The US is considering limiting shipments of American chip-making equipment to memory chip makers in China including Yangtze Memory Technologies, according to four people familiar with the matter, part of a bid to halt China’s semiconductor sector advances and protect US companies.
If President Joe Biden’s administration proceeds with the move, it could also hurt South Korean memory chip juggernauts Samsung Electronics and SK Hynix, the sources said, speaking on condition of anonymity. Samsung has two big factories in China while SK Hynix is buying Intel’s NAND flash memory chips manufacturing business in China.
The crackdown, if approved, would involve barring the shipment of US chip-making equipment to factories in China that manufacture advanced NAND chips.
It would mark the first US bid through export controls to target Chinese production of memory chips without specialised military applications, representing a more expansive view of American national security, according to export control experts.
The move also would seek to protect the only US memory chip producers, Western Digital and Micron Technology, which together represent about a quarter of the NAND chip market.
NAND chips store data in devices such as smartphones and PCs and at data centres for the likes of Amazon, Facebook and Google. How many gigabytes of data a phone or laptop can hold is determined by how many NAND chips it includes and how advanced they are.
Under the action being considered, US officials would ban the export of tools to China used to make NAND chips with more than 128 layers, according to two of the sources. LAM Research and Applied Materials, both based in Silicon Valley, are the primary suppliers of such tools.
All the sources described the administration’s consideration of the matter as in the early stages, with no proposed regulations yet drafted.
Asked to comment on the possible move, a spokesman for the US commerce department, which oversees export controls, did not discuss potential restrictions but noted that the Biden administration is “focused on impairing China’s efforts to manufacture advanced semiconductors to address significant national security risks to the US”.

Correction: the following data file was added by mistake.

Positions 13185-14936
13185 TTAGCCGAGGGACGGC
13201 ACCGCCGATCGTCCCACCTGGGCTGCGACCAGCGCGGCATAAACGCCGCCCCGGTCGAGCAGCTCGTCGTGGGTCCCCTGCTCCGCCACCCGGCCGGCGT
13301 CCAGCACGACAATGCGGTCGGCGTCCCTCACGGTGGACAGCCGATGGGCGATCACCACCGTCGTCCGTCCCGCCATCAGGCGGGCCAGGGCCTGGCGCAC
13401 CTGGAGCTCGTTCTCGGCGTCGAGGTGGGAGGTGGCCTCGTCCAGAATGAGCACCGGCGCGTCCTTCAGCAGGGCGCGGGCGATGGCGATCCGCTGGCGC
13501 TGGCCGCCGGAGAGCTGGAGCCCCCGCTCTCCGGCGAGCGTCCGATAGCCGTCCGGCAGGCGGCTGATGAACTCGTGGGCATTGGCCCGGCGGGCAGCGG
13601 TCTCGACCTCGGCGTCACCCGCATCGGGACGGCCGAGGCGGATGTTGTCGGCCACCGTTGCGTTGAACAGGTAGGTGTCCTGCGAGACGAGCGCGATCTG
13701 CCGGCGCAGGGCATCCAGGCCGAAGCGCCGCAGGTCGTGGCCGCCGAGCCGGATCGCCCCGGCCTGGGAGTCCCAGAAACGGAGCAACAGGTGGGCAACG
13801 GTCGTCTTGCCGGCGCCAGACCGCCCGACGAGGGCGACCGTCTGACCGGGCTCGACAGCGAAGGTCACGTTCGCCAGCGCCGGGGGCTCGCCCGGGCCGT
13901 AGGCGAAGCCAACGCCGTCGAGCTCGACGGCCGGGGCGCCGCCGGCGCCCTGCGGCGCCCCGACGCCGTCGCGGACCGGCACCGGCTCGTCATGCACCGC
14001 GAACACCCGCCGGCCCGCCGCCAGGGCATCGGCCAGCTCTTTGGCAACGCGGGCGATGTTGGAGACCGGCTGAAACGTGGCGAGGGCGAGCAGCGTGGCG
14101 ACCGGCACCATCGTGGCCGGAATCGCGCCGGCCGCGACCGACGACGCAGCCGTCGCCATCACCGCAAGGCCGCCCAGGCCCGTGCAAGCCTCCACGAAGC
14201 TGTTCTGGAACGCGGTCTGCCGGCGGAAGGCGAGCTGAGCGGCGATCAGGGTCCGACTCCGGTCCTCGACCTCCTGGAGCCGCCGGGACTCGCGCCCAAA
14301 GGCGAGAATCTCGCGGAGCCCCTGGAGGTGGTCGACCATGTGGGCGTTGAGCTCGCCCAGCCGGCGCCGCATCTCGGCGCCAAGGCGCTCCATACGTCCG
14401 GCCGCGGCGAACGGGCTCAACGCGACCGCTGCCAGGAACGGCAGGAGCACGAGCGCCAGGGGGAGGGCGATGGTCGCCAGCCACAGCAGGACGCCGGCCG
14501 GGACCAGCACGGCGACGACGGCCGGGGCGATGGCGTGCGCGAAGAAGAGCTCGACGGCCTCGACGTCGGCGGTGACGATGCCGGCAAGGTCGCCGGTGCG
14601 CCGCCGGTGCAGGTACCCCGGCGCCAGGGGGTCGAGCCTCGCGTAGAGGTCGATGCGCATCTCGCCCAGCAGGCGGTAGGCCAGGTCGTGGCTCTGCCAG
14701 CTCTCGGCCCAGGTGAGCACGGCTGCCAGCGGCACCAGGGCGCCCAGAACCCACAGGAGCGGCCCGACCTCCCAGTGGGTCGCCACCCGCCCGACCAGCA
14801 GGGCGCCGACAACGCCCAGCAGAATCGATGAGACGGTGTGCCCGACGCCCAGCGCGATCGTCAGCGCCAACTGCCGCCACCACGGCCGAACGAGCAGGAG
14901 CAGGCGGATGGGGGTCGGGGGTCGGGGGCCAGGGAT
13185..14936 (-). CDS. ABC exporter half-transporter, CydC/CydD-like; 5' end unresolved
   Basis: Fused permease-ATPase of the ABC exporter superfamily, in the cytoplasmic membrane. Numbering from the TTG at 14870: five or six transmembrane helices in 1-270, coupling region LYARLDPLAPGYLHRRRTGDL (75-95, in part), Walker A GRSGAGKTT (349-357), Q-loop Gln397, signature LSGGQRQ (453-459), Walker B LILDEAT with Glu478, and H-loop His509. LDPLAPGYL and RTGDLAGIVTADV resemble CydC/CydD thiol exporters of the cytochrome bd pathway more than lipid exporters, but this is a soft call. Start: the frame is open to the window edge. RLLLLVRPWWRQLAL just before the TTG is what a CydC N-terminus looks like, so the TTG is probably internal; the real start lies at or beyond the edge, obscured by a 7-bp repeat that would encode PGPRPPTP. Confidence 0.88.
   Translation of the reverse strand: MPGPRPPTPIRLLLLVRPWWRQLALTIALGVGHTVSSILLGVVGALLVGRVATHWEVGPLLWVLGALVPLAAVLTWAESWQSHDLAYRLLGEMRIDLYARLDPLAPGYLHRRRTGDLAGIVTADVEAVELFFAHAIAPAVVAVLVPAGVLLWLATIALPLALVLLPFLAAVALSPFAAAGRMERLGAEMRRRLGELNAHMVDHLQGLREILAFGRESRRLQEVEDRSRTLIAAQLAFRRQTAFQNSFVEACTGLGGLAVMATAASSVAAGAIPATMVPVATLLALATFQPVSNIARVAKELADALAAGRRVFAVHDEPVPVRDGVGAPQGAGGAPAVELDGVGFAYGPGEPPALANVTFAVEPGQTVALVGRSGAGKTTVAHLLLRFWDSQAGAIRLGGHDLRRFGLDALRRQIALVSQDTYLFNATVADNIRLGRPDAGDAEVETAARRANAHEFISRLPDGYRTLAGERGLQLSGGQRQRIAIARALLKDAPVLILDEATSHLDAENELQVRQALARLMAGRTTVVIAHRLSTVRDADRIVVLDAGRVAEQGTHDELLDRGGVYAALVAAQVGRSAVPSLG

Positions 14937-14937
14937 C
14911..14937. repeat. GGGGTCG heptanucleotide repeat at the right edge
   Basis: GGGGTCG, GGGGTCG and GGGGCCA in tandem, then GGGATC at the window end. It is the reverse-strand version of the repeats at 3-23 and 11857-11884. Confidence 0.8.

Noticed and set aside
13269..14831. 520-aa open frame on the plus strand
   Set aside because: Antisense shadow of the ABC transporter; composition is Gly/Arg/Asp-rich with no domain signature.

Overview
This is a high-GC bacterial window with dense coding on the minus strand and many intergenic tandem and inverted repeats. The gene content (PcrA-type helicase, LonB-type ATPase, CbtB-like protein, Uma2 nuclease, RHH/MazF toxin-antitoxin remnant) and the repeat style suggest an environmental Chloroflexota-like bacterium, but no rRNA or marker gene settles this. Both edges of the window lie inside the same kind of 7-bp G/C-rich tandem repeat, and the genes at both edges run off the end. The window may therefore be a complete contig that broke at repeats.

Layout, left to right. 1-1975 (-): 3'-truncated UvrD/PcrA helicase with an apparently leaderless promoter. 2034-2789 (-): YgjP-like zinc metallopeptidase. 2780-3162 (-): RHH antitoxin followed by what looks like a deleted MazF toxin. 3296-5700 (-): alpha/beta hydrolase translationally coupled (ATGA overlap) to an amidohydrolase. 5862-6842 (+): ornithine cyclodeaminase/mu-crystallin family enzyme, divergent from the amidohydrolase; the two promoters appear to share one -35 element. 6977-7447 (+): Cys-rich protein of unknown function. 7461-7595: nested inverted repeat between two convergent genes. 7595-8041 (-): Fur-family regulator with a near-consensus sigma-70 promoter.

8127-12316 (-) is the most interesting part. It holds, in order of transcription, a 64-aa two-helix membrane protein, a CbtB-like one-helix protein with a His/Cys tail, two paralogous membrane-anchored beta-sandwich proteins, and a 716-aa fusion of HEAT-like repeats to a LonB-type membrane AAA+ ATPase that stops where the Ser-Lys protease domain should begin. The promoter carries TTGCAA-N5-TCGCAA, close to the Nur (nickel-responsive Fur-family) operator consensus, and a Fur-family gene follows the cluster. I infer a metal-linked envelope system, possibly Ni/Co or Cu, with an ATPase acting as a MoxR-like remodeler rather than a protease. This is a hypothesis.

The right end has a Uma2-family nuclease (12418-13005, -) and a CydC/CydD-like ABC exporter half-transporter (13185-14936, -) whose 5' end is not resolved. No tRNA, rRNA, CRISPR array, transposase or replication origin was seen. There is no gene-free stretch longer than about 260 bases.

Yangtze Memory Technologies, founded in 2016, is a rising power in manufacturing NAND chips. Micron and Western Digital are under pressure from Yangtze’s low prices, as the White House wrote in a June 2021 report. Yangtze’s expansion and low-price offerings present “a direct threat” to Micron and Western Digital, that report said. The report described YMTC as China’s “national champion” and the recipient of some US$24-billion in Chinese subsidies.
Yangtze, already under investigation by the US commerce department over whether it violated export controls by selling chips to Chinese telecommunications company Huawei, is in talks with Apple to supply the top US smartphone maker with flash memory chips, according to a Bloomberg report.
LAM Research, SK Hynix and Micron declined comment on the US policy. Samsung, Applied Materials, Yangtze and Western Digital Corp did not immediately respond to requests for comment.
Tensions between China and the US over the tech sector deepened under Biden’s predecessor, Donald Trump, and have continued since. Reuters reported on 8 July that Biden’s administration is also considering restrictions on shipments to China of tools to make advanced logic chips, seeking to hamstring China’s largest chip maker, SMIC.
The US congress last week approved legislation aimed at helping the US compete with China by investing billions of dollars in domestic chip production.
Chip makers that take money under the measure would be prohibited from building or expanding manufacturing for certain advanced chips, including advanced memory chips, at a level to be determined by the administration, in countries including China.
According to Walt Coon of the consulting firm Yole Intelligence, Yangtze accounts for about 5% of worldwide NAND flash memory chip production, almost double from a year ago. Western Digital stands at about 13% and Micron 11%. Coon said Yangtze would be greatly hurt by restrictions like those that Biden’s administration is contemplating. “If they were stuck at 128, I don’t know how they would really have a path forward,” Coon said.
Production of NAND chips in China has grown to more than 23% of the worldwide total this year from under 14% in 2019, while production in the US has decreased from 2.3% to 1.6% over the same period, Yole data showed. For the American companies, nearly all of their chip production is done overseas.
It was unclear what impact the potential restrictions might have on other players in China. Intel, which retains a contract to manage operations in the factory it is selling to SK Hynix in China, is already producing memory chips with 144 layers at the Chinese site, according to an Intel press release. — Alexandra Alper and Karen Freifeld, with Stephen Nellis, (c) 2022 Reuters